Asteroid City, the new film from auteur Wes Anderson, is set in a post-WWII America that doesn’t know where it’s going but is nonetheless confident it will get there.
The fictional desert town the film is named for is brimming with a ramshackle optimism in the face of a rapidly developing world. If your car breaks down, Hank, the town’s mechanic (Matt Dillon), is pretty sure the problem is one of two things he’s seen before; if your motel cottage burns down, the plucky motel manager (Steve Carell) will pitch you a tent; the mismeasured yet fully-built freeway ramp is closed indefinitely; you can purchase plots of land for future development out of a vending machine.
The town is filled with characters who are attending a youth astronomy conference, an ensemble cast that includes a recently widowed war photographer (Jason Schwartzman), his disapproving, WASP-y father-in-law (Tom Hanks), a movie star (Scarlett Johansson), an army general (Jeffrey Wright), and a wonderstruck scientist (Tilda Swinton), as well as many others. I say characters and cast here because the events in Asteroid City (the setting) are actually part of a play that is being shown in a television program that is another part of Asteroid City (the film). Throughout the film, the audience is pulled out of the action of the main story and given behind-the-scenes looks at the production of the fictional play from a stately host played by Bryan Cranston.
This type of nested-story framing device is common in Anderson’s screenplays, one of many creative choices that make up his idiosyncratic and often-parodied style. A parody of a Wes Anderson movie misses the fact that his movies are more than just symmetrical shots with center-framed actors, dead-panned deliveries, and quirkiness for its own sake. Style is not synonymous with substance, but it is not its opposite either. The best Wes Anderson films use their visual precision and storybook mise-en-scène (the stage design and arrangement of actors in scenes for a theater or film production) to create a world that feels real unto itself, thereby amplifying the story and themes they contain.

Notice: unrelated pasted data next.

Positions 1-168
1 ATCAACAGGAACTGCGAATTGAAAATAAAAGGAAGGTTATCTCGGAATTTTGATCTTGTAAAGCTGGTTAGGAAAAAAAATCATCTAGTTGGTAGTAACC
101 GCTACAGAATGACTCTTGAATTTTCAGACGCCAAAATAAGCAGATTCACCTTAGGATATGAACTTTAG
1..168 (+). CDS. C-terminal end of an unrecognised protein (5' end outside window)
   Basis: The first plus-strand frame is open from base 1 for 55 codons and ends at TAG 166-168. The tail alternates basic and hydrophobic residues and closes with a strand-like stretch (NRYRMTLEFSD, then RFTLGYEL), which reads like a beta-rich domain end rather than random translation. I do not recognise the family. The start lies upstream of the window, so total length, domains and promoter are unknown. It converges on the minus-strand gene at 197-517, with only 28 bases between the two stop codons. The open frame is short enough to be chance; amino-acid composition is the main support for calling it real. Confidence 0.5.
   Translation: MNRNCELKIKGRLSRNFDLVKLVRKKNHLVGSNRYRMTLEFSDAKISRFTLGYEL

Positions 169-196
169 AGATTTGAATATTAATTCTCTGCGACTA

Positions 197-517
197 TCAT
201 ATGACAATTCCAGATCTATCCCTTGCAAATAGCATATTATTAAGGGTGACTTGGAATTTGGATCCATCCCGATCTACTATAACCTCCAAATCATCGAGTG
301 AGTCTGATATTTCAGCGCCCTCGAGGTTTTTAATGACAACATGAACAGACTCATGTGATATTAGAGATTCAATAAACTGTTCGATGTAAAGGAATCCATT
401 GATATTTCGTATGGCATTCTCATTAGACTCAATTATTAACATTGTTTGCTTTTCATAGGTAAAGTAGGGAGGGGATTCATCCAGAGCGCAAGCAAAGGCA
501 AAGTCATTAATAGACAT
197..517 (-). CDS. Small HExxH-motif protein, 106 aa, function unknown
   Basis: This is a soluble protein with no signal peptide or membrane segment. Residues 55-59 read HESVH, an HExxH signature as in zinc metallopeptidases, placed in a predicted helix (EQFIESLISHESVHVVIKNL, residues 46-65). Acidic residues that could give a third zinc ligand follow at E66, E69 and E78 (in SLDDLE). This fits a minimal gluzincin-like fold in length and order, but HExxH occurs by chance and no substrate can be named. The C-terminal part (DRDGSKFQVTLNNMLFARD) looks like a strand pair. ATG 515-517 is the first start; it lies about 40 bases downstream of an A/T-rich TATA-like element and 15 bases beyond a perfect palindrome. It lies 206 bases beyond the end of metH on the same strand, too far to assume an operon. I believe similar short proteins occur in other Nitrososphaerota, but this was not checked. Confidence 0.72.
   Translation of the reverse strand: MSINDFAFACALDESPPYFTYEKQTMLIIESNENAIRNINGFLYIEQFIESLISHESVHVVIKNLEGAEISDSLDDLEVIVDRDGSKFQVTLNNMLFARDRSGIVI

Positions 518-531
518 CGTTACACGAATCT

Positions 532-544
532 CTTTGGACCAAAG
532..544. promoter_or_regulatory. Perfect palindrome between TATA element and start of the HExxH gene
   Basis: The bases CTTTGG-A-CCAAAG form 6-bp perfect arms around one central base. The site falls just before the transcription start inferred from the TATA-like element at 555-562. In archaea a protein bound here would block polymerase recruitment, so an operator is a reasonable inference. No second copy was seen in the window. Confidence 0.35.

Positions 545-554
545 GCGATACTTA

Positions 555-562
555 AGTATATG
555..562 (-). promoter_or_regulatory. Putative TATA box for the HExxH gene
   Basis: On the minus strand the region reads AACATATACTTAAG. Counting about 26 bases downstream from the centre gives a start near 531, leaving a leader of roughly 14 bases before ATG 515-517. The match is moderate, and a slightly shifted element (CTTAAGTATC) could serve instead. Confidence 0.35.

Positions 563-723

Asteroid City is among Anderson’s best work and is the most direct display of how his style services the stories he’s telling. Its concurrent narratives—one the story, the other the storytellers—are each entertaining in their own right and ultimately become co-dependent anchors for the film's big tent themes of grief, love, connection, and purpose. The Cold War setting and brief sci-fi leanings of the play are perfect for the American confidence in spite of the unknown shown in the film. There’s a crudeness in this confidence and in the depiction of the making of the play itself, which only makes the characters’ persistence and Anderson’s fastidiousness more inspiring. Far more than Andersonian window-dressing, the television program eventually takes precedent and lands crucial moments that get at why we tell stories at all.
Asteroid City is not sure we’re going, but has faith that getting there will require that we keep telling our stories in all the lavish style and meticulous craft that they deserve. (Focus Features. Rated PG-13 for brief nudity, smoking and some suggestive material. Now in theaters.)